||Fluorescent Polycyclic Aromatic Hydrocarbons as Probes for Studying the Impact of Colloids on Pollutant Transport in Groundwater.
Backhus, D. A. ;
Gschwend., P. M. ;
||Massachusetts Inst. of Tech., Cambridge. Ralph M. Parsons Lab.;Robert S. Kerr Environmental Research Lab., Ada, OK.;Department of Energy, Washington, DC.
Humic acids ;
Ground water ;
Aromatic polycyclic hydrocarbons ;
Water pollution ;
Field tests ;
Cape Cod(Massachusetts) ;
||Some EPA libraries have a fiche copy filed under the call number shown.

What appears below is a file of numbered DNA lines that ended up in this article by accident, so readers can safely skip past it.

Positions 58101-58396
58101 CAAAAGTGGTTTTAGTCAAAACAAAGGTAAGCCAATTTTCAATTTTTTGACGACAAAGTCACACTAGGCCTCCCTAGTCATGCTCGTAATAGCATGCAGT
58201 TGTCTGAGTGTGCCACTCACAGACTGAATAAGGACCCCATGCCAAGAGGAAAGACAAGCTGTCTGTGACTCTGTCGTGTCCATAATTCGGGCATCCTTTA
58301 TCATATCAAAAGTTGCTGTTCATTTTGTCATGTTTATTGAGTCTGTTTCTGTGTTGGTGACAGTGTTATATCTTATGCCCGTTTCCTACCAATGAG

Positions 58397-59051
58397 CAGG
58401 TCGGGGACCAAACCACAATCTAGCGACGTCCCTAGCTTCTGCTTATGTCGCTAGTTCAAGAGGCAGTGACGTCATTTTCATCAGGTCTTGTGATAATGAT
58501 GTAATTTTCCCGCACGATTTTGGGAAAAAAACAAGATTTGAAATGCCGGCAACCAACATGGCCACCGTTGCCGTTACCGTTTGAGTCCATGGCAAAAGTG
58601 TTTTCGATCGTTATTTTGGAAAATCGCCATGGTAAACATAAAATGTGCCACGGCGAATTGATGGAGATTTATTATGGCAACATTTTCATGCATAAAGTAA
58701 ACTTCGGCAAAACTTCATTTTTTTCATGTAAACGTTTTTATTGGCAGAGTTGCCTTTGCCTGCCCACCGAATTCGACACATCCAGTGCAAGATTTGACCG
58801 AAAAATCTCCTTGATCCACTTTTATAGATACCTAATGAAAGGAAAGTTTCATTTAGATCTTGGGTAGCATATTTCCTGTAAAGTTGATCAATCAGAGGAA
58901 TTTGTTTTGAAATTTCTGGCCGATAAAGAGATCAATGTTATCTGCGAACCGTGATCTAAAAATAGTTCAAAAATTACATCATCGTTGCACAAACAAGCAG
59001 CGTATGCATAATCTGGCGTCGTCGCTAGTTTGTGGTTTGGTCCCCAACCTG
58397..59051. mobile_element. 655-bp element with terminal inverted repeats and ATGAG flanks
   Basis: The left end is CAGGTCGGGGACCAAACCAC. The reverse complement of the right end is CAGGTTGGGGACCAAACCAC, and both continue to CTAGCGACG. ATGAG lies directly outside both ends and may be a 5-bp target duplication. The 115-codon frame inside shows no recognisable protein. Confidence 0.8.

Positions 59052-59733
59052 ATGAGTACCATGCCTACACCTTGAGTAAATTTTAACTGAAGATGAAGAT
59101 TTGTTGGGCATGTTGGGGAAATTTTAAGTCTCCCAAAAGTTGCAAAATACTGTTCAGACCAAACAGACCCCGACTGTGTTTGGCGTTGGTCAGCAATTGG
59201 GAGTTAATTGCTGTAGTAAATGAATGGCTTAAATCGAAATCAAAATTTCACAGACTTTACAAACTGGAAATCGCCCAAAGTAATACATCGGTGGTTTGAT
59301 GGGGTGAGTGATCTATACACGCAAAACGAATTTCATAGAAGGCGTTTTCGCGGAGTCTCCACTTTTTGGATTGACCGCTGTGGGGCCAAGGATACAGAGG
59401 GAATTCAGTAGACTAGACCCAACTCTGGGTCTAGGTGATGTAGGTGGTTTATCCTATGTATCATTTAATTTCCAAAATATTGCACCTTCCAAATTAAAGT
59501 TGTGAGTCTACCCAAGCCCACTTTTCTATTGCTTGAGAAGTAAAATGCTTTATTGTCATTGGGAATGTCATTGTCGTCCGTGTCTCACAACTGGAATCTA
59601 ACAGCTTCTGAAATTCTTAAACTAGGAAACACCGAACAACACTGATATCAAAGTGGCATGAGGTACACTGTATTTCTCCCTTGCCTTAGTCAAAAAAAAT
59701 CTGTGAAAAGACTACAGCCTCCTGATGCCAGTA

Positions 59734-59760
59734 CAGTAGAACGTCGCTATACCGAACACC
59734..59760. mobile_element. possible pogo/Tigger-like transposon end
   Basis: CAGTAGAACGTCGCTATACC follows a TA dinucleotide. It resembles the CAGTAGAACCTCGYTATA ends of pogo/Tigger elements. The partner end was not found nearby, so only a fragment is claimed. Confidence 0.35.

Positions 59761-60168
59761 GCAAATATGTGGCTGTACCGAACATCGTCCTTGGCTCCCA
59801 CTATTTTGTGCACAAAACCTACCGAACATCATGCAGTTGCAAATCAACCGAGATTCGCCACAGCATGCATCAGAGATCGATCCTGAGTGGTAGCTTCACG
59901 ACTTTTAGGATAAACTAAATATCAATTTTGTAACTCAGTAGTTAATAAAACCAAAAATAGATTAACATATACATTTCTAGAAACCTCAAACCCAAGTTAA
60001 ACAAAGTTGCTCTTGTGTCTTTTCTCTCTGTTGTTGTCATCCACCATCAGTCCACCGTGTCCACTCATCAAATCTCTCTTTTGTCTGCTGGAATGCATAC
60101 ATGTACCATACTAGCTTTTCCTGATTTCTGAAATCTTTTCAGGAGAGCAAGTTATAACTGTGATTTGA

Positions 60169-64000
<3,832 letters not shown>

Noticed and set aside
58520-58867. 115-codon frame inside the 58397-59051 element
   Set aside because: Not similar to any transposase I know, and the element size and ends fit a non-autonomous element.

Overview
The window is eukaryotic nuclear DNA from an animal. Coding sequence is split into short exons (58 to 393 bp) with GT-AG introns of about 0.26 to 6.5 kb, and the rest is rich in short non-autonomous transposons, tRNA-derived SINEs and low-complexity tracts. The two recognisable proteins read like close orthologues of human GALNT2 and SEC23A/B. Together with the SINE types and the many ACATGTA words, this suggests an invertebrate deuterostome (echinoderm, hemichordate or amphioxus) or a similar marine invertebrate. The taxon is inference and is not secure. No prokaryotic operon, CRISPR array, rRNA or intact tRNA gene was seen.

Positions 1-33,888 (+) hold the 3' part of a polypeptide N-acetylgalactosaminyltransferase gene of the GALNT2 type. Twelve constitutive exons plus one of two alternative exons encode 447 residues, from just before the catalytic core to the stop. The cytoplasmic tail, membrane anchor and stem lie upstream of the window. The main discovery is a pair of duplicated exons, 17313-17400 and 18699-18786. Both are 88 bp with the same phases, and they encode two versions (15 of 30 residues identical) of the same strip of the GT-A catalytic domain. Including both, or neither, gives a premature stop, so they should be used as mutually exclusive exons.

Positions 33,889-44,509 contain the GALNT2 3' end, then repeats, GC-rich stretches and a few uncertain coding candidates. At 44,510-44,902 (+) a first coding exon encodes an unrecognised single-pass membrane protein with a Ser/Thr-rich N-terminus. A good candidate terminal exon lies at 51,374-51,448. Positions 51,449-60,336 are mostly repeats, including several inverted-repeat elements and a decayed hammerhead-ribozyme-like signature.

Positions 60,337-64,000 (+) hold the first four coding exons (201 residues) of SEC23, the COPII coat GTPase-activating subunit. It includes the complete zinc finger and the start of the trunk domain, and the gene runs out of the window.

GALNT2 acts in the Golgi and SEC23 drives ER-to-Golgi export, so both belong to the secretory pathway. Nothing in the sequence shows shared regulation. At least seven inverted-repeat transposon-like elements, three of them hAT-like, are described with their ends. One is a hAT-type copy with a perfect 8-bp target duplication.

A fluorescence-quenching method was developed to assess the hydrophobic organic pollutant binding potential of organic colloids (OC) in unaltered natural waters. This method allows direct assessment of the importance of OC-enhanced pollutant transport for environmental samples under in situ water chemistry conditions, without requiring the isolation of OC or separation of equilibrated phases; testing of chemicals that suffer substantial wall losses from aqueous solutions; and examination of unstable water samples such as anoxic samples. The experiments show that some OC (Aldrich humic acids) fully quench OC-associated perylene fluorescence, but others (bovine serum albumin) do not. This implies that fluorescence-quenching results collected for a single (OC) or over a limited (OC) range provide only a lower limit estimate of the potential for OC association. Tests with groundwater, recharged with secondarily treated sewage and containing OC at concentrations of about 1 mg of C/L, showed temporal variation in the ability of OC present to quench or bind perylene. (Copyright (c) by the American Chemical Society, 1990.)